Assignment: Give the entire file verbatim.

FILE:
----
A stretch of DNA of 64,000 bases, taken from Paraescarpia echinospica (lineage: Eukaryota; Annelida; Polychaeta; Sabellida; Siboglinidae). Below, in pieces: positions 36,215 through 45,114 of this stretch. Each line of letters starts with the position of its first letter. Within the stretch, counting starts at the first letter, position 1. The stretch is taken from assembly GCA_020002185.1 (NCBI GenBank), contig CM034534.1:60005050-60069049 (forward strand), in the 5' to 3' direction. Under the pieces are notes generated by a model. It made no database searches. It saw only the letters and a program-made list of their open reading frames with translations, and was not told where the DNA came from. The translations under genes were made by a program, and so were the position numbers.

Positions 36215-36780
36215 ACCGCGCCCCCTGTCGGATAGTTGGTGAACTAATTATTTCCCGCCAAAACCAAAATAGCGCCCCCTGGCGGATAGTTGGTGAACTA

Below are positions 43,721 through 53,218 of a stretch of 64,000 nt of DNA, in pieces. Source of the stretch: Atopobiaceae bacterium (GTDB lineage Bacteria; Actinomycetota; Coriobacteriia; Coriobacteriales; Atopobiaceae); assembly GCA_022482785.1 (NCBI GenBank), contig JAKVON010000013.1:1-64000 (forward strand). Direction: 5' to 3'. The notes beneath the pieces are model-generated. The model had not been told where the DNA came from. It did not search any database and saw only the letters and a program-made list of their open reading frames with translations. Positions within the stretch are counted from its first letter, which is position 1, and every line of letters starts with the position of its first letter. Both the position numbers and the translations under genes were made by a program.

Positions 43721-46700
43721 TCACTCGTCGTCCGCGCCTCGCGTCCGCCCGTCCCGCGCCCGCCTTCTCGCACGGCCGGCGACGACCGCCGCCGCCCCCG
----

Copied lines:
A stretch of DNA of 64,000 bases, taken from Paraescarpia echinospica (lineage: Eukaryota; Annelida; Polychaeta; Sabellida; Siboglinidae). Below, in pieces: positions 36,215 through 45,114 of this stretch. Each line of letters starts with the position of its first letter. Within the stretch, counting starts at the first letter, position 1. The stretch is taken from assembly GCA_020002185.1 (NCBI GenBank), contig CM034534.1:60005050-60069049 (forward strand), in the 5' to 3' direction. Under the pieces are notes generated by a model. It made no database searches. It saw only the letters and a program-made list of their open reading frames with translations, and was not told where the DNA came from. The translations under genes were made by a program, and so were the position numbers.

Positions 36215-36780
36215 ACCGCGCCCCCTGTCGGATAGTTGGTGAACTAATTATTTCCCGCCAAAACCAAAATAGCGCCCCCTGGCGGATAGTTGGTGAACTA

Below are positions 43,721 through 53,218 of a stretch of 64,000 nt of DNA, in pieces. Source of the stretch: Atopobiaceae bacterium (GTDB lineage Bacteria; Actinomycetota; Coriobacteriia; Coriobacteriales; Atopobiaceae); assembly GCA_022482785.1 (NCBI GenBank), contig JAKVON010000013.1:1-64000 (forward strand). Direction: 5' to 3'. The notes beneath the pieces are model-generated. The model had not been told where the DNA came from. It did not search any database and saw only the letters and a program-made list of their open reading frames with translations. Positions within the stretch are counted from its first letter, which is position 1, and every line of letters starts with the position of its first letter. Both the position numbers and the translations under genes were made by a program.

Positions 43721-46700
43721 TCACTCGTCGTCCGCGCCTCGCGTCCGCCCGTCCCGCGCCCGCCTTCTCGCACGGCCGGCGACGACCGCCGCCGCCCCCG